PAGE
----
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Electronics News
Content posted in July 2011
Putting a Chill Into Battery Thermal Runaway
Electronics News 
7/28/2011  4 comments
Thermal runaway is never far from the minds of design engineers who use lithium-ion batteries.
What's Your Favorite Engineering Movie?
Electronics News 
7/25/2011  41 comments
Design News looks at the best and worst science and engineering movies.
Sawstop Inventor Still Struggling to Save Fingers
Electronics News 
7/12/2011  22 comments
Stephen Gass may finally be on the verge of changing the power tool industry. Then again, this isn’t the first time he has believed that.
Auto Engineers Look to an Ethernet Future
Electronics News 
7/8/2011  6 comments
Ethernet could see action in automotive applications involving cameras and infotainment.
Ford's Glucose Monitor & the New Infotainment Model
Electronics News 
7/7/2011  18 comments
Ford's glucose monitoring systems shows how the infotainment engineering model has changed over the past decade.
Robotocists Debate: How Human Should a Robot Be?
Electronics News 
7/5/2011  9 comments
Engineers are considering whether robots for the home and office need to look human.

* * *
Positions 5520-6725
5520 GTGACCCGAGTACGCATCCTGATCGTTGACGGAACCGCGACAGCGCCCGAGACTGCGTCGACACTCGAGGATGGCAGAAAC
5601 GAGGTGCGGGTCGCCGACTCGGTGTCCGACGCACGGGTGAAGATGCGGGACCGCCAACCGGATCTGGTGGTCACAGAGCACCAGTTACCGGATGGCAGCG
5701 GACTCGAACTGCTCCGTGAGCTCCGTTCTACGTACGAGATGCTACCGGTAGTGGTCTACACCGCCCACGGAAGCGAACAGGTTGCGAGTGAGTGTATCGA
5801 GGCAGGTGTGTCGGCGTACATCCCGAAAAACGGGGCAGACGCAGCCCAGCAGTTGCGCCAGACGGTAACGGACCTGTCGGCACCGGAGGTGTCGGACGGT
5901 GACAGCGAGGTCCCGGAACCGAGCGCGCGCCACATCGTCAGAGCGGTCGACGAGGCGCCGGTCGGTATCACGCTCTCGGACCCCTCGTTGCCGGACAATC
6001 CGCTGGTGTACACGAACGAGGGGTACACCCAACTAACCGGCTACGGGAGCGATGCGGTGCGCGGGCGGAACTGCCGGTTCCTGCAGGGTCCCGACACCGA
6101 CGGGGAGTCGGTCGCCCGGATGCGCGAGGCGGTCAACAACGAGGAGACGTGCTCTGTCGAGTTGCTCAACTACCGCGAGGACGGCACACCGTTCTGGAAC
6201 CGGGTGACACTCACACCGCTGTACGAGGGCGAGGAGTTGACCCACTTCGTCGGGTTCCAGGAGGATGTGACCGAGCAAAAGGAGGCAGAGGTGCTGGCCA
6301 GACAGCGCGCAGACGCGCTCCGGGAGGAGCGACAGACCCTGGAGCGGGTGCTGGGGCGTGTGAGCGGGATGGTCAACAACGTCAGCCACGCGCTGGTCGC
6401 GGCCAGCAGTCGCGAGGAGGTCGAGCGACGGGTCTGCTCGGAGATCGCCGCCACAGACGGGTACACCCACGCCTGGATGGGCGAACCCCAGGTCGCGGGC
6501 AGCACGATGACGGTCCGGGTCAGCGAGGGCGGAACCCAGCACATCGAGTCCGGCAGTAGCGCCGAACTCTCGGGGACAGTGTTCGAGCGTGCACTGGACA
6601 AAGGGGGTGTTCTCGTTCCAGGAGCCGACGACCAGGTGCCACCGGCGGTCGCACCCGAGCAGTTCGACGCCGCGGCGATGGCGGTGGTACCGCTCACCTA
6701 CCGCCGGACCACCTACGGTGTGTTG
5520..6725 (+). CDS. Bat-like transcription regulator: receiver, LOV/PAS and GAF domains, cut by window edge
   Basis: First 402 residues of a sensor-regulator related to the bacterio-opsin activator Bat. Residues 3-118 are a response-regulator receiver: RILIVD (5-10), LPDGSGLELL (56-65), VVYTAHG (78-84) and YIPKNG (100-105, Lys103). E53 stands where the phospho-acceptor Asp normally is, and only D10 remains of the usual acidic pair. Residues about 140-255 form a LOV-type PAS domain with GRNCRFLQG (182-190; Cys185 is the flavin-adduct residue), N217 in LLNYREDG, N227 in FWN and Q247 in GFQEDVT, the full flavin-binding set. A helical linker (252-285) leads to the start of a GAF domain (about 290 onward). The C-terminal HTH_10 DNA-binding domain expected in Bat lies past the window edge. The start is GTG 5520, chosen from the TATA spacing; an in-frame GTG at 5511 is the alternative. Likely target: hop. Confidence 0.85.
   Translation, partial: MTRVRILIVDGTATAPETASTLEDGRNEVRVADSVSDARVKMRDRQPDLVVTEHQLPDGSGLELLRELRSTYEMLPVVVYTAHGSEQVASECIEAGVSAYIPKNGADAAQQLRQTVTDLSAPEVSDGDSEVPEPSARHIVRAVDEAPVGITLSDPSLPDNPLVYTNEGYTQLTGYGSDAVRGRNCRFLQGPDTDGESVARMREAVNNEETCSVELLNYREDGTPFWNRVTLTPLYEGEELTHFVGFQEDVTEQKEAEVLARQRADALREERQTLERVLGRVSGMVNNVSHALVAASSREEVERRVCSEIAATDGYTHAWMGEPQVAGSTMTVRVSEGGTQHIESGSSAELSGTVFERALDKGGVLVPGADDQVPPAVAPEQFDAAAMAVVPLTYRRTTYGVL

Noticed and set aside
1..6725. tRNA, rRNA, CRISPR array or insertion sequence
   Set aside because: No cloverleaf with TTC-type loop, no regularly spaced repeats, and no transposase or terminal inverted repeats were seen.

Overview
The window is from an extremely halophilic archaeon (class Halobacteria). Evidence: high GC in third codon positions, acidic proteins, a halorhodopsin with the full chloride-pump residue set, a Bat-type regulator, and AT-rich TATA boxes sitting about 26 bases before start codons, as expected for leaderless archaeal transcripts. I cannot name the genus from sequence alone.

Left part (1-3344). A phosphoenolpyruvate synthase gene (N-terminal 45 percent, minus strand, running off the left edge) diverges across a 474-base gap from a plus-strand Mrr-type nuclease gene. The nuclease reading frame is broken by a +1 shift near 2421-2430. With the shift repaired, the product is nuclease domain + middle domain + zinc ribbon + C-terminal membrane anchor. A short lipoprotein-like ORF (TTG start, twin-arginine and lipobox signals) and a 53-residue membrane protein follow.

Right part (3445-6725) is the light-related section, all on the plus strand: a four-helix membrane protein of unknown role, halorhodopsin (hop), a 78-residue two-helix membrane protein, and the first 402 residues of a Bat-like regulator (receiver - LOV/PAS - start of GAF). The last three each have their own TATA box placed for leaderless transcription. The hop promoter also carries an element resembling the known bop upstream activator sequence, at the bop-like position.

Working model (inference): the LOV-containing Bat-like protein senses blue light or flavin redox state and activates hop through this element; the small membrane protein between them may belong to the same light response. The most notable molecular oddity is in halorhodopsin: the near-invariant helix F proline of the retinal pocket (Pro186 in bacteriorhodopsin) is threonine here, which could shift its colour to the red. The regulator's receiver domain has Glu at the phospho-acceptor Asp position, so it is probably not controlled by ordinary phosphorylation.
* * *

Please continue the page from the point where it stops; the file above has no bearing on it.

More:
Moore's Law Struggling to Keep Up
Electronics News 
7/1/2011  6 comments
Multicore solutions will be critical in the next five years to overcome the Moore's Law obstacle, and technical challenges need to be addressed on both sides of the Internet.




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We shared our list, now Design News readers tell us which artificial intelligence movies they watch again and again.
Researchers have been working on a number of alternative chemistries to lithium-ion for next-gen batteries, silicon-air among them. However, while the technology has been viewed as promising and cost-effective, to date researchers haven’t managed to develop a battery of this chemistry with a viable running time -- until now.
Norway-based additive manufacturing company Norsk Titanium is building what it says is the first industrial-scale 3D printing plant in the world for making aerospace-grade metal components. The New York state plant will produce 400 metric tons each year of aerospace-grade, structural titanium parts.
Researchers have simplified the fabrication of the geometric requirements for fluid motion in microrobots for in vivo medical applications.
The National Aeronautics and Space Administration’s recently announced plan to put an electric airplane in the air by 2018 is forward-looking, but hardly unique.
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